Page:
The world’s first penis transplant


The recent report of successful penis transplant in South Africa is very reassuring as it is an indication of further medical advancement and confirmation that Africa is stamping giant marks in the medical strides being taken by the whole world.

Professor Andre van der Merwe, head of the urology division at Stellenbosch University and his staff reportedly carried out a successful penis transplant at Tygerberg hospital in Cape Town, South Africa after nine hours of surgery. This feat is the first of its kind in the world.

The operation was done on a 21- year- old patient whose original penis was mistakenly amputated 3 years ago during a traditional initiation ceremony among the Xhosa of South Africa that requires young male adults to be circumcised. The young man’s body did not reject the new penis, which was taken from a deceased donor. He is said to have recovered the physical use of his new penis and is psychologically stable. Presently there are nine other youths in line for the same operation. Recall that this is the second time South Africa has done the continent proud by being first in the world to perform a medical exploit. In 1967, Christiaan Barnard performed the world’s first heart transplant at Groote Schuur hospital in Cape Town.

Apparently, this kind of high profile medical endeavour can only be carried out in an environment where there is the political will to make it happen as well as sustainable, functional, result oriented institutions that are worth emulating. Perhaps Nigerian government needs to take a cue from this erstwhile unthinkable undertaking, as South Africa is gradually becoming another attractive medical tourism destination.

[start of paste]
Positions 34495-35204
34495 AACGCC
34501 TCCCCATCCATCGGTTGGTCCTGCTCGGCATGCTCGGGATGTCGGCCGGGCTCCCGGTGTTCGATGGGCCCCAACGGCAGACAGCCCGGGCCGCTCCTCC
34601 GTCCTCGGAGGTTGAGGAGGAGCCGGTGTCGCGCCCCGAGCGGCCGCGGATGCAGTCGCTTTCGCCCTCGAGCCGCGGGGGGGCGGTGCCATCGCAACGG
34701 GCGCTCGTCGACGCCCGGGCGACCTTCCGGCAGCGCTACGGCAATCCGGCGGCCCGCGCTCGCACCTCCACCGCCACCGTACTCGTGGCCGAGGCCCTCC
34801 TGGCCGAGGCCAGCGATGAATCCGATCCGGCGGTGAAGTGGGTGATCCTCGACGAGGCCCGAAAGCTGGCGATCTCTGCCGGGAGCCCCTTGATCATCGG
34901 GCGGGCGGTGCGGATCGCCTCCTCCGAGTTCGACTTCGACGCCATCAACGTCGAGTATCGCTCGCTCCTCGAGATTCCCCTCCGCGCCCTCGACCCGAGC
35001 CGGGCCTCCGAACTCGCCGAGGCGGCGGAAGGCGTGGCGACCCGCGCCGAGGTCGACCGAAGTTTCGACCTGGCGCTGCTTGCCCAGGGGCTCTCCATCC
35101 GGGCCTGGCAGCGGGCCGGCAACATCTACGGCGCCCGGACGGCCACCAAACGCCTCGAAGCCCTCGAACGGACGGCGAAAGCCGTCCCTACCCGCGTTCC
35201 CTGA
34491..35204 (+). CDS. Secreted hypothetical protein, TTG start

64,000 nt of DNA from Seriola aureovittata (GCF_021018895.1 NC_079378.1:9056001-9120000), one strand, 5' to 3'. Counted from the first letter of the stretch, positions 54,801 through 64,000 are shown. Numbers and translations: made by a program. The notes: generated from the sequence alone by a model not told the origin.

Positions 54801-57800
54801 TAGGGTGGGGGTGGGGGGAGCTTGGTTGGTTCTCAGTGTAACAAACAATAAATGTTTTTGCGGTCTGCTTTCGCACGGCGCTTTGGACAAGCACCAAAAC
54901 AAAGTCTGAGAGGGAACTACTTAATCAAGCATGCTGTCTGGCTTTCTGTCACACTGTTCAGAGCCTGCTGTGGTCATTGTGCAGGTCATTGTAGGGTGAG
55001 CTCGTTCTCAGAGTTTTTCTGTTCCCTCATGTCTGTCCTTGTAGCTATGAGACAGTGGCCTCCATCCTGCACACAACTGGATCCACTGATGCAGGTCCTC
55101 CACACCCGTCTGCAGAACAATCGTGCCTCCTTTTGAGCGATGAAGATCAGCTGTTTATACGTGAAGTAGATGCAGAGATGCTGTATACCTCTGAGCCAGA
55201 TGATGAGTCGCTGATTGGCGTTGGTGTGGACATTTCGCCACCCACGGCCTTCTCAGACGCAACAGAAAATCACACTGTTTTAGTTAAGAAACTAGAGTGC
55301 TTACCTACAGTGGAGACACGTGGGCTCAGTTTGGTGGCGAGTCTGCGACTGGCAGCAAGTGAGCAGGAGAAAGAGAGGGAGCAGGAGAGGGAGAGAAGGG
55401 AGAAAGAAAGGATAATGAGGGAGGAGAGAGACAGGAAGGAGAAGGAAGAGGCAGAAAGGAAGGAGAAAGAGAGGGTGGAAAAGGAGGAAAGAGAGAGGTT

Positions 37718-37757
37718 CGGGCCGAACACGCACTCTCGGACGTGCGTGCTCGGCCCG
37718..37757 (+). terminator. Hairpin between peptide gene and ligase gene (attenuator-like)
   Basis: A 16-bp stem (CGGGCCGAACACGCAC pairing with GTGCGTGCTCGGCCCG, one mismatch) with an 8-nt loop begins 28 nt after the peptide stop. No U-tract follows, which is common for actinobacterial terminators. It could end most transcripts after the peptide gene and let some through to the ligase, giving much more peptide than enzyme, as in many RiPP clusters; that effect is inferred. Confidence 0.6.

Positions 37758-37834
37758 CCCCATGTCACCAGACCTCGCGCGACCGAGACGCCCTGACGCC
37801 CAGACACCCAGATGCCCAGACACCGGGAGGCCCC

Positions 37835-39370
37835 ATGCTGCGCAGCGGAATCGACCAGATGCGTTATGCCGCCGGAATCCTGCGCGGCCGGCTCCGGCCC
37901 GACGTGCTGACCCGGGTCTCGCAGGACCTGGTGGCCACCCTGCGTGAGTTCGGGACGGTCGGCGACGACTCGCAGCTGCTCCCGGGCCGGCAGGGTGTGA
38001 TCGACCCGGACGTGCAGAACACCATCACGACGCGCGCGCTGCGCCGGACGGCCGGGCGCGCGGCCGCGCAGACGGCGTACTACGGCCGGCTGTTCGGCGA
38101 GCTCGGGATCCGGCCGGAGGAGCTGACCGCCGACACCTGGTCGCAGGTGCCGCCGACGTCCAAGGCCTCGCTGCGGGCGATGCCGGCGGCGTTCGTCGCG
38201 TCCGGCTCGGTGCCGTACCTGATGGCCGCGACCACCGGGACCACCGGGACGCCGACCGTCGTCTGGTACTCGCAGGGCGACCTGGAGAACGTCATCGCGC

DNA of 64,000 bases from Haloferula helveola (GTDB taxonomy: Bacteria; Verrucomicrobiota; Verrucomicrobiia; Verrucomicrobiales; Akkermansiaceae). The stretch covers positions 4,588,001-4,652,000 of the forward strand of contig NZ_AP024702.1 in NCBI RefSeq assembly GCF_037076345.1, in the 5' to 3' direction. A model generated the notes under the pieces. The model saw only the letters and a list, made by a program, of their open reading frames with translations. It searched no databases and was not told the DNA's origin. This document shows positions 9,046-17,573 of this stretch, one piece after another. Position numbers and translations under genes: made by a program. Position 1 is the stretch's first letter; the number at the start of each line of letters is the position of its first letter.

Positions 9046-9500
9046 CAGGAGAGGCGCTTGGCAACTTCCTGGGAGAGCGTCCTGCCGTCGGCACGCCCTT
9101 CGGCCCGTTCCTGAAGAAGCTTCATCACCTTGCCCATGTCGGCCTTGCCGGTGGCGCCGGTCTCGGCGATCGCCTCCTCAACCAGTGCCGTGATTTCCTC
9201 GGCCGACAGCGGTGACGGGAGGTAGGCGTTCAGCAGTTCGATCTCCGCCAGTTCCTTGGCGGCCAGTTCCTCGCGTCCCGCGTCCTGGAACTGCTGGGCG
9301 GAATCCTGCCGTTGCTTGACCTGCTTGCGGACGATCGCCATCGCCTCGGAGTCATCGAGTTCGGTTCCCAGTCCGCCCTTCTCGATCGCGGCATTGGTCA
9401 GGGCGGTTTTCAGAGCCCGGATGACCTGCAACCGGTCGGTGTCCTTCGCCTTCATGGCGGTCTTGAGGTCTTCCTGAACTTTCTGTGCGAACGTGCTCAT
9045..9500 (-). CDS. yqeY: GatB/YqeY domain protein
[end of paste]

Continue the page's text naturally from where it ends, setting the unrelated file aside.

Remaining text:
Circumcision among ethnic communities in Africa is certainly seen as a physical and psychological test, which is essential to a man’s standing in the society. But it is instructive that such group be conscious of the need to adopt information that will help to continuously make their culture attractive. Indeed people all over the world need to realize that culture should be dynamic. Presently, there is a new, non-surgical method of carrying out male circumcision that has been approved by the World Health Organisation (WHO). Bearing in mind the importance of adult male circumcision among some African ethnic groups, people endorsed as custodians of the mystical essence of circumcision should be taught this method to avoid situations where young men will be condemned to a life of agony when circumcision that is supposed to be part of the initiation into manhood goes awry.

Daily Independent news – culled from:


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